Academics, food industry representatives and consumer groups are set to debate the safety of meat, eggs and other foods from cloned animals next week, at a National Research Council (NRC) meeting.

From the NRC, a body developed to advised the public on scientific matters, Kim Waddell told USA Today: "Animal biotechnology science is ramping up quite rapidly [...] A lot of the products we'll be discussing weren't even imagined a few years ago."

At the request of the Food and Drug Administration (FDA), which has asked companies not to introduce cloned animals into the food chain, researchers will conduct a public session in Washington on Tuesday to discuss the "science-based" safety issues surrounding animal biotechnology, the status of animal cloning and the areas that require better regulation. Industry representatives will then present proprietary data in closed sessions over the following two days.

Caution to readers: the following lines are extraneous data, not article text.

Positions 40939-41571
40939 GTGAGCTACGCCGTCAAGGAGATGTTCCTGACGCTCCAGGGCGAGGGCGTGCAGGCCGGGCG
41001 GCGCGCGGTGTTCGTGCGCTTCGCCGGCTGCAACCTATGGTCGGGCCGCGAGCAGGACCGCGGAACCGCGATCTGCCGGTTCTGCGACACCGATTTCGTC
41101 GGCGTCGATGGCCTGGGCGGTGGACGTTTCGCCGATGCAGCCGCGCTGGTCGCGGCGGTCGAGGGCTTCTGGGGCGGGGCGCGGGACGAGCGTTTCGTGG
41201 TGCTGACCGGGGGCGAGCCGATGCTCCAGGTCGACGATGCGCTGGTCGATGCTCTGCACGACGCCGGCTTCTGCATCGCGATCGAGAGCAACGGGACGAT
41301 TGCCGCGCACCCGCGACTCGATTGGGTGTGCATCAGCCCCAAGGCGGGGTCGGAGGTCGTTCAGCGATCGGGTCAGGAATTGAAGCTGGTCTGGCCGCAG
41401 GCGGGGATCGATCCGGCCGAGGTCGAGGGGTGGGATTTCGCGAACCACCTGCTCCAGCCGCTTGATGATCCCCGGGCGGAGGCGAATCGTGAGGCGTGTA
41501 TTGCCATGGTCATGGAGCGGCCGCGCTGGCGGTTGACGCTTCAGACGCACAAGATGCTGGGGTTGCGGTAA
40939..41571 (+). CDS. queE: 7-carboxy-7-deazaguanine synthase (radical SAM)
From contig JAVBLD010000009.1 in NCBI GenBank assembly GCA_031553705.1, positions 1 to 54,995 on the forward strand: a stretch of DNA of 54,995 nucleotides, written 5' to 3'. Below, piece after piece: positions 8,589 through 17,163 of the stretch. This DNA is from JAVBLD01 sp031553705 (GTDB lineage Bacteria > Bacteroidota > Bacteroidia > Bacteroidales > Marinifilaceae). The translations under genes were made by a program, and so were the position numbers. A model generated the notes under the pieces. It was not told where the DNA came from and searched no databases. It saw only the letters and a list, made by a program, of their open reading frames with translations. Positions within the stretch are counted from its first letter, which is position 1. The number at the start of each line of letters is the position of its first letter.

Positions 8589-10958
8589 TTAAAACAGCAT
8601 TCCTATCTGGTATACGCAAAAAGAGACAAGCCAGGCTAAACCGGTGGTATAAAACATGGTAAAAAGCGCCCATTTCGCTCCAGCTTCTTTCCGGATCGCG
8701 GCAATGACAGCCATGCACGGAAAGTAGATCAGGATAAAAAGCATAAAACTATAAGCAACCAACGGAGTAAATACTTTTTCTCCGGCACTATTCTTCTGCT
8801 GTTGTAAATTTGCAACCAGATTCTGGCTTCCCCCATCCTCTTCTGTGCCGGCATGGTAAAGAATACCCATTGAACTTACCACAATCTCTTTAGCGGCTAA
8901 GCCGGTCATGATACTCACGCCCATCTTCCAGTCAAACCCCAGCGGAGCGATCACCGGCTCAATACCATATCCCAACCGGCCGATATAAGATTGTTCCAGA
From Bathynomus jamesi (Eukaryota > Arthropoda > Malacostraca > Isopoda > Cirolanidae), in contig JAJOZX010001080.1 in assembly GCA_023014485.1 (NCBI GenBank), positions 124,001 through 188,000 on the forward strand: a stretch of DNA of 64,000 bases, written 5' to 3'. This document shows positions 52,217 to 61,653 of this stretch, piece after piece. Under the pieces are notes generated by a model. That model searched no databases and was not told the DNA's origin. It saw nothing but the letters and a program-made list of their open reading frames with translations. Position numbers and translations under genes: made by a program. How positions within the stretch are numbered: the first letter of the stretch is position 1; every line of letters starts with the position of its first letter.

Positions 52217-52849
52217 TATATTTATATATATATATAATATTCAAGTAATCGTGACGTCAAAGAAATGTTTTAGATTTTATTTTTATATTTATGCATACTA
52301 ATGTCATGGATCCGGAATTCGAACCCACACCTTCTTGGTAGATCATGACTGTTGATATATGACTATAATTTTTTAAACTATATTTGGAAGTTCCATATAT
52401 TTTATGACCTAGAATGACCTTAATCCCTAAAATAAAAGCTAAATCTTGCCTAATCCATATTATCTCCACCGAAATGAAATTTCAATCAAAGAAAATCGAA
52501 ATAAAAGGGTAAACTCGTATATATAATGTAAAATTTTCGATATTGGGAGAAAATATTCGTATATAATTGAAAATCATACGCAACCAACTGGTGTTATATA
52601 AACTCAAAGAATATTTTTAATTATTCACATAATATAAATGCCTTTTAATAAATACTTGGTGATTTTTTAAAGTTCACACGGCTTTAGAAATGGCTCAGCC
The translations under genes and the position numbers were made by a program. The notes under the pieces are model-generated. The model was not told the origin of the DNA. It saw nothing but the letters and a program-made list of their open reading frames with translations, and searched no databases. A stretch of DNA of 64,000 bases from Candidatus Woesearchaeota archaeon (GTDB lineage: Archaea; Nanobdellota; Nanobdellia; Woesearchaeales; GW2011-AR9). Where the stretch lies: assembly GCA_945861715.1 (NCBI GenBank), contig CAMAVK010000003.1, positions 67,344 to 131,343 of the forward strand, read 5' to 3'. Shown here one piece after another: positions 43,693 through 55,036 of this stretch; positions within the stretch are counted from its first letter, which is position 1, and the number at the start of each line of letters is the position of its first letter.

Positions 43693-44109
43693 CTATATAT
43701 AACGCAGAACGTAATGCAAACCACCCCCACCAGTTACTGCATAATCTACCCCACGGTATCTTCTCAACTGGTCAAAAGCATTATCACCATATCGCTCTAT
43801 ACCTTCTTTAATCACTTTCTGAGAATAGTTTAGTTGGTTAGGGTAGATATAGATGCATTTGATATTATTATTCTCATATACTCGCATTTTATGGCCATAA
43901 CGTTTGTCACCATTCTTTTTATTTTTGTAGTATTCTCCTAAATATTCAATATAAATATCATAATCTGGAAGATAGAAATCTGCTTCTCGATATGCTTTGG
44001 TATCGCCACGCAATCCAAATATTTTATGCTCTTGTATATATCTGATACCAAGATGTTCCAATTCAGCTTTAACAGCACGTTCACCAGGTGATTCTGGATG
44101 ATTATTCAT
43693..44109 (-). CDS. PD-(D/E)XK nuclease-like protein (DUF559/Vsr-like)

Concerns surrounding the issue involve those of animal welfare, particularly genetic abnormalities and high rates of failed pregnancies; the ability of GM insects to overwhelm native species; or the potential threat to human health from cloned animals' meat or milk.